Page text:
Karen Olivo has been getting into a bar fight eight times a week at New York City Center. The actress, who won a Tony Award for her fiery performance as Anita in the 2009 Broadway revival of West Side Story, is currently starring off-Broadway in Julia Jordan and Juliana Nash's environmental rock opera Murder Ballad, which runs at Manhattan Theatre Club's Studio at Stage II through December 16.
In the show, Olivo plays Sara, a New York City woman caught up in a potentially deadly love triangle between her doting husband (played by Tony nominee John Ellison Conlee) and her alluring former flame (Tony nominee Will Swenson).
Olivo caught up with TheaterMania shortly before the show's official opening to discuss performing on the show's environmental set, working in New York and Los Angeles, and her upcoming television roles.
In this production, you're working in an environmental space, where there's no traditional stage, and you're performing directly in front of and around audience members. What's that like?
It's interesting. Normally we do a warm up. But here, those five minutes [when we enter the space] are the warm-up. This is the playground and these are the rules. It's such a strange experience, you can't act the way you normally would. It's not a proscenium, there's no fourth wall. You're struck into a space with people and you have to cohabitate [with them] for 90 minutes.
Your character, Sara, ages several decades over the course of this show. How did you approach playing this character through all of these stages of her life?
[The show] takes her from wild child to mom to middle-aged, midlife crisis, and back out the other end. Part of the reason I wanted to do this show was I knew how challenging the concept was going to be. When I read it, I thought [that] to play the role believably, I have to be in a place in my life where I kind of got Sara. I turned 36 this year, so I'm kind of in a place where Sara is. You could go for the rock star or the person who's going to be there when you're 80 years old, trying to figure out what the next 20 years are, and appreciating the last 20.
Juliana Nash, who wrote the score, doesn't have a theater background; this is her first musical. What was that like?
Because she doesn't have the theatrical background…she doesn't want you to think about the music, but she wants you to feel it in your gut and your chest…. She's not interested in how things are perceived, much more about how things are felt.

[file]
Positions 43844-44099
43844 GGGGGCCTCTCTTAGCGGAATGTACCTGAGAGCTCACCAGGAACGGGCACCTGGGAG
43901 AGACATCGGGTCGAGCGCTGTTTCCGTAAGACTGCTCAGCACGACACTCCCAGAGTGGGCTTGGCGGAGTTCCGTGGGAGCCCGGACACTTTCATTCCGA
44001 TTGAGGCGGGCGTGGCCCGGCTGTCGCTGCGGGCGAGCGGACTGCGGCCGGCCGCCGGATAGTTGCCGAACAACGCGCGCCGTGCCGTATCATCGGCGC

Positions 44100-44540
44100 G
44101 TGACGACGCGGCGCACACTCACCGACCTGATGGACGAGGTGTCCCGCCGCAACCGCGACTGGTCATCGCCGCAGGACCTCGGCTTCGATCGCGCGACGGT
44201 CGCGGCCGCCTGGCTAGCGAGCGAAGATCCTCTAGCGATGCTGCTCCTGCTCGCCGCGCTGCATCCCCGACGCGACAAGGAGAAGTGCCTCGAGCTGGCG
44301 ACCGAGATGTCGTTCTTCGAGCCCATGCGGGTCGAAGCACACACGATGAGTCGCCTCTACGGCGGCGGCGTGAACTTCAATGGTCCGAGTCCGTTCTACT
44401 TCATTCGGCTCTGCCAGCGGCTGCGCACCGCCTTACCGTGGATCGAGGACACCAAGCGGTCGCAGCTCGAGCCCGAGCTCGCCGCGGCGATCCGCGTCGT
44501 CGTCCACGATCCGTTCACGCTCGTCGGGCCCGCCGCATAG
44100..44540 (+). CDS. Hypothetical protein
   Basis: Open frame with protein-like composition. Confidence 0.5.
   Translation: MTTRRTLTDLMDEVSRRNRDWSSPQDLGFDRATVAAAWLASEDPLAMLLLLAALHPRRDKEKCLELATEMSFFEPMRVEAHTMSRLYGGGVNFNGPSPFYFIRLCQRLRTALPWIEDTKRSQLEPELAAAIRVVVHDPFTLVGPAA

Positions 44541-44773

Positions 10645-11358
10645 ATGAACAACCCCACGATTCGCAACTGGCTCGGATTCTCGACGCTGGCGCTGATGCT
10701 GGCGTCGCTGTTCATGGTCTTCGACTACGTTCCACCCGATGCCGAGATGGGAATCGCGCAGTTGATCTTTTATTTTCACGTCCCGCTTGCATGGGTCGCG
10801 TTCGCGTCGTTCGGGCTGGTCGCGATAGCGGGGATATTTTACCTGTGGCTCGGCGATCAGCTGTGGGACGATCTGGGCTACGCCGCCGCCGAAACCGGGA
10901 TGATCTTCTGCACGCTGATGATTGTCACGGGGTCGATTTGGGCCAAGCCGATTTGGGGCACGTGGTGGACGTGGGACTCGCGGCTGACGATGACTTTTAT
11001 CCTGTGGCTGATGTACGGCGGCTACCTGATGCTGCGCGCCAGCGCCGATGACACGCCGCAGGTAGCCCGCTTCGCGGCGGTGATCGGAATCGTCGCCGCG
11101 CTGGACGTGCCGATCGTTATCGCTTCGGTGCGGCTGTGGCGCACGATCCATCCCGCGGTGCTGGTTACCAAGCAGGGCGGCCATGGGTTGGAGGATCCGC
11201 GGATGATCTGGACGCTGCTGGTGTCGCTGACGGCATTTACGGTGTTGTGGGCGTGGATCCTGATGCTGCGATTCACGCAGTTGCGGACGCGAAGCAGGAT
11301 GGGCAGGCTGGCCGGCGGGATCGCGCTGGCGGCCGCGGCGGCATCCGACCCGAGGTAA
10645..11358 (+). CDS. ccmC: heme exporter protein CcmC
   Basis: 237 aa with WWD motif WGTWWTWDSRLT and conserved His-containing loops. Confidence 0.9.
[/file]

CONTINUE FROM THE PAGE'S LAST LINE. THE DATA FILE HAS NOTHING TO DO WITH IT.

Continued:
[In rehearsal], she would say ‘wow that's too theater-y.' That was informative; she didn't view this piece as a musical theater rock opera… the guidelines were thrown to the side..she was like ‘this is an experience' and that was really liberating. [Director] Trip Cullman is ridiculously inventive and so open. It was a really cool process.
Is there any chance of a cast album?
We are trying to record the album. We're trying to figure out how to fit it into our schedules.
The show is extremely physical, and also completely sung-through. Has it gotten easier throughout previews?
No. It has gotten more and more difficult because of fatigue. I don't do anything other than come home and get ready to do it again. We all kind of know that we're doing something that hasn't been done before. We know that it's completely out of the box, and that sort of fuels us. We just had a six-show weekend. We know this is crazy, and we're the only ones doing this, so we better do it right.
Are you planning on staying in New York after the Murder Ballad run or are you going back to L.A.?
Right now I don't have any plans to stay; I'm going back to L.A. for pilot season. I moved my whole life out there. But I'll be back. New York is my home.
Can you talk a little about the Fugitive Songs album? What was your favorite part of recording that?
I love Chris Miller and Nathan Tysen. I've always been a huge fan of their music. When they asked me to do it, I felt like I finally made it. It was the biggest joy. I'm really surprised that people are not commissioning things from them all the time. They just don't know how to do anything poorly. I'm glad that I got in on the ground floor before they blow up.
You're reprising your role as Giada Cabrini on The Good Wife. Do you have anything else coming up on TV?
My Good Wife episode airs on November 18 and I just did a Lifetime movie called Holiday Spin with Ralph Macchio right before I came here [that airs the same night, November 18]. It's about ballroom dancing, and I play Ralph Macchio's girlfriend.